The Torah dictates that the descendants of Aaron (the Kohanim) be separated from within the tribe of Levi and be prepared to serve in the Holy Temple (or Tabernacle).1

Aaron had two surviving sons, Elazar and Itamar. At first, Moses divided the Kohanim into eight groups, known as “watches” (mishmarot): four from the progeny of Elazar and four from Itamar. Due to the population growth and increasing need, the prophet Samuel further divided the Kohanim into 16 groups, and shortly thereafter King David (together with Samuel) further divided them into 24 watches.2

Since the family of Elazar was much larger than Itamar, 16 of the 24 watches were descendants of Elazar, while only eight were from Itamar.3

The Book of Chronicles describes how lots were cast to determine the order in which the different watches served in the Temple. It also lists the names of each family, together with the number of their watch in the 24-watch rotation.4

Each watch would go up to Jerusalem and serve in the Temple for one week, from Shabbat to Shabbat. The watches themselves were subdivided into seven groups, called batei av (“paternal house”), which each served on a different day of the week.5 When things would get too busy for one beit av, Kohanim from the same mishmar would pitch in.

The Mishmar on Shabbat and Holidays

The mishmarot would change on Shabbat. The outgoing mishmar would offer the morning and musaf (“additional”) sacrifices, while the incoming mishmar would offer the evening sacrifice and place the new showbread on the Table.6 The bread was split between the incoming and outgoing mishmar.7

During the pilgrimage festivals, all the watches should share equal status. Therefore, any Kohen who came during the pilgrimage festivals and desired to serve in the Temple was allowed to do so and would receive a portion of the offerings.8 Additionally, if a Kohen was bringing his own sacrifice, he was permitted to do the service himself.9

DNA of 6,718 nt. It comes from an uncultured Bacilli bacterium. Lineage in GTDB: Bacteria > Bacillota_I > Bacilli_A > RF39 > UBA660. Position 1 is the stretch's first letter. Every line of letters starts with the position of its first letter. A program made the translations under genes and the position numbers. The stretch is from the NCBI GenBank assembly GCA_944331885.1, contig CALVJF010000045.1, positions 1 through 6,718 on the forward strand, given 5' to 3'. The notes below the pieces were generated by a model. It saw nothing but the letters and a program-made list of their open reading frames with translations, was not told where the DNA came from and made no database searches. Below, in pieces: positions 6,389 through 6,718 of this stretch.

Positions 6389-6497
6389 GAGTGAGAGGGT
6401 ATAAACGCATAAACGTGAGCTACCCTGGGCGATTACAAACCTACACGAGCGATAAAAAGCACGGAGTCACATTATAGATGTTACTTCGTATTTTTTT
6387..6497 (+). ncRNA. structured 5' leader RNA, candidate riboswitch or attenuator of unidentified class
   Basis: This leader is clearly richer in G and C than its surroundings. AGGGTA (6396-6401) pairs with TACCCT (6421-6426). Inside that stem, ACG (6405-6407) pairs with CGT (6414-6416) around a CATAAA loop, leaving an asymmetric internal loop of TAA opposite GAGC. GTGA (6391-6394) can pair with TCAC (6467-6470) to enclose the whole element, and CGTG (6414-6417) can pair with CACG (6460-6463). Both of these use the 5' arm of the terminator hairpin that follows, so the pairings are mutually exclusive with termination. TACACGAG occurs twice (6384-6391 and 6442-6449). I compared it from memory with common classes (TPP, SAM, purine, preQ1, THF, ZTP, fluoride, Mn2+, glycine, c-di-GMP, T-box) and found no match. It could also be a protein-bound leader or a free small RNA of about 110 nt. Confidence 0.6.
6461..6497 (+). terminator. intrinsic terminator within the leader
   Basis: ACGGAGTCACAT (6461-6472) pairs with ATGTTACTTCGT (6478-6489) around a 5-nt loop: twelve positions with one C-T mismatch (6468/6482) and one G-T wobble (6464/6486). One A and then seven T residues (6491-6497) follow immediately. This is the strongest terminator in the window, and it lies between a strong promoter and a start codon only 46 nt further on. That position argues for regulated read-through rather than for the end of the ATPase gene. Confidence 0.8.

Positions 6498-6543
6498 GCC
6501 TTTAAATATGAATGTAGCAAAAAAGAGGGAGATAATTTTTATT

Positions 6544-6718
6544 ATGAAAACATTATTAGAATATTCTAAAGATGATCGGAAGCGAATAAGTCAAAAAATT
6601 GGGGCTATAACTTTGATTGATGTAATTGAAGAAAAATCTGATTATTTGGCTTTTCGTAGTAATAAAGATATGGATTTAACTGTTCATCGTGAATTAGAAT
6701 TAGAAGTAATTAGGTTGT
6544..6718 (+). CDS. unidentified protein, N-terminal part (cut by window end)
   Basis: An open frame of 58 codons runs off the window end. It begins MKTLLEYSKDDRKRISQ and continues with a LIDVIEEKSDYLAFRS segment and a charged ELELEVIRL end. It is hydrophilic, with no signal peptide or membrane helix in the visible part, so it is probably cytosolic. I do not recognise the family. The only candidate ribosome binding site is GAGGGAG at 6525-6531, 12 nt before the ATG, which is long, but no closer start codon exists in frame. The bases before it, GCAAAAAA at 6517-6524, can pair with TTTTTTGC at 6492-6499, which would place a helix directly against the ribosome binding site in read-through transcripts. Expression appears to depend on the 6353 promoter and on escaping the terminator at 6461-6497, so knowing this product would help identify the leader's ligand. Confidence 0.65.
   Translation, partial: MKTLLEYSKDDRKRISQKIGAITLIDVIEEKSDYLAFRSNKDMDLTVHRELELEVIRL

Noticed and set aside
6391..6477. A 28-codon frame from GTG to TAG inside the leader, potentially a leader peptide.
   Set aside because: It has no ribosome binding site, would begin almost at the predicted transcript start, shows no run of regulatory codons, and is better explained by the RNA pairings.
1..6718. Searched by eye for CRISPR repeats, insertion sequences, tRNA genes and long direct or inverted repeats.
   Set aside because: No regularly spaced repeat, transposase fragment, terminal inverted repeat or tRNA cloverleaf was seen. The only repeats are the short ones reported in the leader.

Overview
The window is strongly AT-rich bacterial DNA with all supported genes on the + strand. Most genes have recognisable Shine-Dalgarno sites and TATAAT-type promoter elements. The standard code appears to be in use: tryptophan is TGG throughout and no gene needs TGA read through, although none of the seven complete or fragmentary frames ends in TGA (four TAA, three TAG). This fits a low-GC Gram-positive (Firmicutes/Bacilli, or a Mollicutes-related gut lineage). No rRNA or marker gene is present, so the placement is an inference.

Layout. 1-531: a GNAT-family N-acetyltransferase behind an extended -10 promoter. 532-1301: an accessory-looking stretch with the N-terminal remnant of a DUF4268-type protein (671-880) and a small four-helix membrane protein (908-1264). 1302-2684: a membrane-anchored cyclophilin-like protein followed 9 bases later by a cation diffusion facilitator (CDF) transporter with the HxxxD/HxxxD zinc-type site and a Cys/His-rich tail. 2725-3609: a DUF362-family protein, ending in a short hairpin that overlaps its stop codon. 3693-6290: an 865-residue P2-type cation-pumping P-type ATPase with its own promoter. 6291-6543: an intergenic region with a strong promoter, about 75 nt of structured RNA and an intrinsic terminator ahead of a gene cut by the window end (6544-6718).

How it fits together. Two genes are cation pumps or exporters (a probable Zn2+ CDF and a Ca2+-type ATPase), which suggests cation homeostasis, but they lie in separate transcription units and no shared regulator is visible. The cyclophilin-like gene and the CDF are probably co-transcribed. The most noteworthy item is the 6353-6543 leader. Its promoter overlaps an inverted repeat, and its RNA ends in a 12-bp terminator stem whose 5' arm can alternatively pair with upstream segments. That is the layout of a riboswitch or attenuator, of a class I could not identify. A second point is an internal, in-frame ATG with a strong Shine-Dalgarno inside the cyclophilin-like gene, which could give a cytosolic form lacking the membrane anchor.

Only Four Families Left—New Division

We read in the book of Ezra that after the Babylonian exile, when the Jews came back to Israel to build the Second Holy Temple, only four families, totaling 4,289 Kohanim, came up with them. The rest either didn’t survive the destruction of the First Temple or remained in exile.

The prophets Haggai, Zechariah and Malachi then divided these four families into 24 watches.10

One of the kinot11 (elegies traditionally recited on the 9th of Av commemorating the destruction of the Temple) lists the names of the 24 cities or settlements where the different mishmarot resided, which were destroyed by the Romans. This elegy is the only surviving source for many of the cities where the Kohanim lived.

According to the Geonim, the watches took upon themselves the same names of the watches during the First Temple, as listed in the Book of Chronicles.12 The mishmarot during the Second Temple period were also known by the names of the cities they lived in, as listed in the above-mentioned elegy mourning their loss.

Twenty-Four Watches of Israelites

A sacrifice could only be offered with the person standing in attendance. During the communal offerings, the prophets ordained that there be a selective group of pious Jews in attendance, serving as the agents of the entire Jewish people. They were called "the men of the maamad" and were divided into 24 groups, mirroring the watches of the priests and Levites.

Each week, the members of the ma'amad would gather together. Those living in Jerusalem or close to it would enter the Temple with the priestly and Levitical watch of that week. Those hailing from distant places would gather in the synagogues of their locale and would fast, pray and hold special Torah readings.13

Traces of the Mishmarot in the Cairo Genizah

An ancient liturgical poem (piyut) found in the Cairo genizah, dated 1034 CE, customarily recited each Shabbat, mentions the name of the watch for that Shabbat, the number of years it was since the destruction of the Holy Temple, and a prayer that the Temple be rebuilt.

Additionally, there was an ancient custom to learn one chapter of the 24 chapters of Tractate Shabbat each Shabbat. Each chapter corresponds to another mishmar. An ancient copy of Mishnayot found in the Cairo genizah lists the name of a watch before each chapter.

Kohanim Drinking Wine

Priests were not allowed to serve or even enter the Temple if they were drunk. As such, if a Kohen nowadays would know which watch he was in, he would not be allowed to drink during the time that his watch would traditionally serve in the Temple.14

The Rebbe would often point to this halachah as evidence that the final Redemption and subsequent building of the Temple could take place in such a short time that a person could not even sober up before his time to serve would arrive.15

May we merit the final Redemption and building of the Temple speedily in our days!